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I just learned that the wasp nest pictured is a mud dauber.

mud dauber nest

This is the second such nest I have on two edges of the same outside wall on adjacent years. I'm either inattentive, or they are particularly fast: the nest is built before I notice. One idea that worked with the first one was to spray shaving foam over it. Luckily the foam stayed there long enough, and the entrance was no longer menacing. The second one, pictured, seems to have served its function and is now empty.

The wikipedia page linked above suggests they might reuse a previous nest, and so I'll pull this off soon to avoid a recurrence.

Apparently they find something particularly attractive at this location. The color of the bricks? That the spot is shielded from rain? Is there a way to dissuade them from building in this particular spot?

I have also had yet another wasp nest below a layer of leaves in a bag near this entrance. Is this the same species? Might the presence of leaves act as an incentive to build the "organ pipe" mud dauber?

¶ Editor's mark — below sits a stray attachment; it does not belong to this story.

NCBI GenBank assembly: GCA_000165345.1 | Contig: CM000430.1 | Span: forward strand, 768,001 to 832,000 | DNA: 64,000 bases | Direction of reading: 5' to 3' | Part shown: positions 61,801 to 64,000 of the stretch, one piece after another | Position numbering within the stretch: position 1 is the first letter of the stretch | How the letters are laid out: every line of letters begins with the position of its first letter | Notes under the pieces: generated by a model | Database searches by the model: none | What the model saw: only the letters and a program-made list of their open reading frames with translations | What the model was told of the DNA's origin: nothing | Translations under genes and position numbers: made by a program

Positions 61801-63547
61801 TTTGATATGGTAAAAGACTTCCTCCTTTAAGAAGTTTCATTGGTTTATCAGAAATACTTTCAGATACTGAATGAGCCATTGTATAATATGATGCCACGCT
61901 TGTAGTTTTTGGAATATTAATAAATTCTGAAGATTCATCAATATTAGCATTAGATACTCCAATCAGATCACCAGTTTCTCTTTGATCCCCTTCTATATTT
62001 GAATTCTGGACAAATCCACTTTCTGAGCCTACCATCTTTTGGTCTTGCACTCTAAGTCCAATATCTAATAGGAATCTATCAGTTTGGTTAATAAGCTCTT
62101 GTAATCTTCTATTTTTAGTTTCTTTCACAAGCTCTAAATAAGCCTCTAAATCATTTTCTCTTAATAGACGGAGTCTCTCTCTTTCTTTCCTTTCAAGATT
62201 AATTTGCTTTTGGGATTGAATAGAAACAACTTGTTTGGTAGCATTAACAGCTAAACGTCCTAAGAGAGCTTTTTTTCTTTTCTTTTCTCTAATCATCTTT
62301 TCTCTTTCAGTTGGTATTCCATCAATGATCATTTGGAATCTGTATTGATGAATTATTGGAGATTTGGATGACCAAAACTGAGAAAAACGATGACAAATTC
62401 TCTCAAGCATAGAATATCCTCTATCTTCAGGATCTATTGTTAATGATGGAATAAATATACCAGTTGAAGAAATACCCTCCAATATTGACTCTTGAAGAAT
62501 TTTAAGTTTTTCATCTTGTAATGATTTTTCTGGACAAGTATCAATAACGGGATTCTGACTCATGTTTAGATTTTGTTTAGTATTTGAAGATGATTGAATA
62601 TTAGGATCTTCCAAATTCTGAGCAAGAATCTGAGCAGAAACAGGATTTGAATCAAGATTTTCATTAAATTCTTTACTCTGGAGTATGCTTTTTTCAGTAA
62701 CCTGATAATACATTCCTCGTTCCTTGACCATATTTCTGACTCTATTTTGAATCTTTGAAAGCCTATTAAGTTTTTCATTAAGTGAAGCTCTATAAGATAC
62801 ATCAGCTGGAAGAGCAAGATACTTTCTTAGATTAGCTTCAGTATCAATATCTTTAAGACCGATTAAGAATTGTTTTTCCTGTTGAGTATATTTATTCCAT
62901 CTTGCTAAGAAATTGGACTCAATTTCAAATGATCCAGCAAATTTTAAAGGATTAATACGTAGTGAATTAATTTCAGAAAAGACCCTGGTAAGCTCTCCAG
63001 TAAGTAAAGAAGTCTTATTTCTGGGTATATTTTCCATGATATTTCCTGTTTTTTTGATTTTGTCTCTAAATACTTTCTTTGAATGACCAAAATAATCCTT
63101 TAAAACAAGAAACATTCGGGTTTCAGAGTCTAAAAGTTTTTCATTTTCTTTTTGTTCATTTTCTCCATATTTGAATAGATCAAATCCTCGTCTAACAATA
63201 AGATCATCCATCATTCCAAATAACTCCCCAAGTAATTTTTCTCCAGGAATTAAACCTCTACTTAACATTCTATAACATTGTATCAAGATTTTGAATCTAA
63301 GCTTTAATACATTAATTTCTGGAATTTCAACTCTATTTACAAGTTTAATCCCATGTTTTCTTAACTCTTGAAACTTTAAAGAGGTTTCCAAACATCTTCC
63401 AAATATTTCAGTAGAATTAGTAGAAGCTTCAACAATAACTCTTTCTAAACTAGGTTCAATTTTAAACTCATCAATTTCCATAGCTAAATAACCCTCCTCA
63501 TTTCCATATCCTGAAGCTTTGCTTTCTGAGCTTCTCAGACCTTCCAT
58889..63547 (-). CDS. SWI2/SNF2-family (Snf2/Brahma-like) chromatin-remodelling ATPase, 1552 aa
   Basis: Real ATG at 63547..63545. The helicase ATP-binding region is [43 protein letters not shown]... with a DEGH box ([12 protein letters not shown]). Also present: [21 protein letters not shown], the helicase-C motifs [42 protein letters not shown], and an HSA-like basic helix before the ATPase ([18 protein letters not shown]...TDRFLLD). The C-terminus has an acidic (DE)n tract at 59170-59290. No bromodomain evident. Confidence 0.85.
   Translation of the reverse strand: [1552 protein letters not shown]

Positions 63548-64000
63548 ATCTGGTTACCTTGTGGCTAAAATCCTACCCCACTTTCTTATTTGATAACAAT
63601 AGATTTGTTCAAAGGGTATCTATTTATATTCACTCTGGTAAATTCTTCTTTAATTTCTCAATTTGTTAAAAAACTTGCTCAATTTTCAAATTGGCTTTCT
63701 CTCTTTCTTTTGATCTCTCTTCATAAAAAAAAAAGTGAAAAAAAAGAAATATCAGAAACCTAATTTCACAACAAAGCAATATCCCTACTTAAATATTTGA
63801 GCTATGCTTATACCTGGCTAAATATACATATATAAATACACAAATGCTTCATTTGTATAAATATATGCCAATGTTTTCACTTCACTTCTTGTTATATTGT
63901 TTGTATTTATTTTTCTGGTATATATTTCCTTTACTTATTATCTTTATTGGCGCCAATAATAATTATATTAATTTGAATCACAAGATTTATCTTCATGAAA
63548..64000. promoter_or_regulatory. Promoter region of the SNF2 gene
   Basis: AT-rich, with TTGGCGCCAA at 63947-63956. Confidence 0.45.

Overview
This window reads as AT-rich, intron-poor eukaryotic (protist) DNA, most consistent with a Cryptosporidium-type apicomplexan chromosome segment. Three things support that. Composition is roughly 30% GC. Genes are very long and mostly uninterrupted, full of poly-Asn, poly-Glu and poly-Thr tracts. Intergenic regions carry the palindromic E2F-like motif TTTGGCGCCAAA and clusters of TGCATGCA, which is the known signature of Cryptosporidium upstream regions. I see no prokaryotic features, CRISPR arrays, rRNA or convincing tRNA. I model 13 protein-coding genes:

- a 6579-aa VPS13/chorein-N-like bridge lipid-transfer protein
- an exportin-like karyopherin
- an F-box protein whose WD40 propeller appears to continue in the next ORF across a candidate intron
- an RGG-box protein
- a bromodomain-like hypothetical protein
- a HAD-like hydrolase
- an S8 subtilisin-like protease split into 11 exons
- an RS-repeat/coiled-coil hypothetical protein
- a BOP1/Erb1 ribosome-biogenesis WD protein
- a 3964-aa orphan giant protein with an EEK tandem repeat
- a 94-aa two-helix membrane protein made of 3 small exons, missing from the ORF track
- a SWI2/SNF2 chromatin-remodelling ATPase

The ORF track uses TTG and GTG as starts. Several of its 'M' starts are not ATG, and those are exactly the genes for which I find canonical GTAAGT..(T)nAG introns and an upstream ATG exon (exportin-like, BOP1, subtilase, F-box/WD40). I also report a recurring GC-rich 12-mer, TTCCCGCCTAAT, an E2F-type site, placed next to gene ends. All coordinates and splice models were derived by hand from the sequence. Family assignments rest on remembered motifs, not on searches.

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They build their nests in the late-summer to fall and I've found the best approach is to remove the nests as they build them. You'll hear the characteristic high-pitched buzzing as they deposit the mud. Scrape the nest off the wall or spray it off with your hose.

Mud daubers are not very aggressive, they can sting but usually don't and they don't swarm like hornets do. Their nests make a real mess, however. I have never noticed them reusing the same nest although they may build more mud tubes adjacent to old ones.

They tend to like shady spots like you have there on your porch. The nest is filled with spiders that are paralyzed by the venom and are used to feed the youngsters when they hatch.

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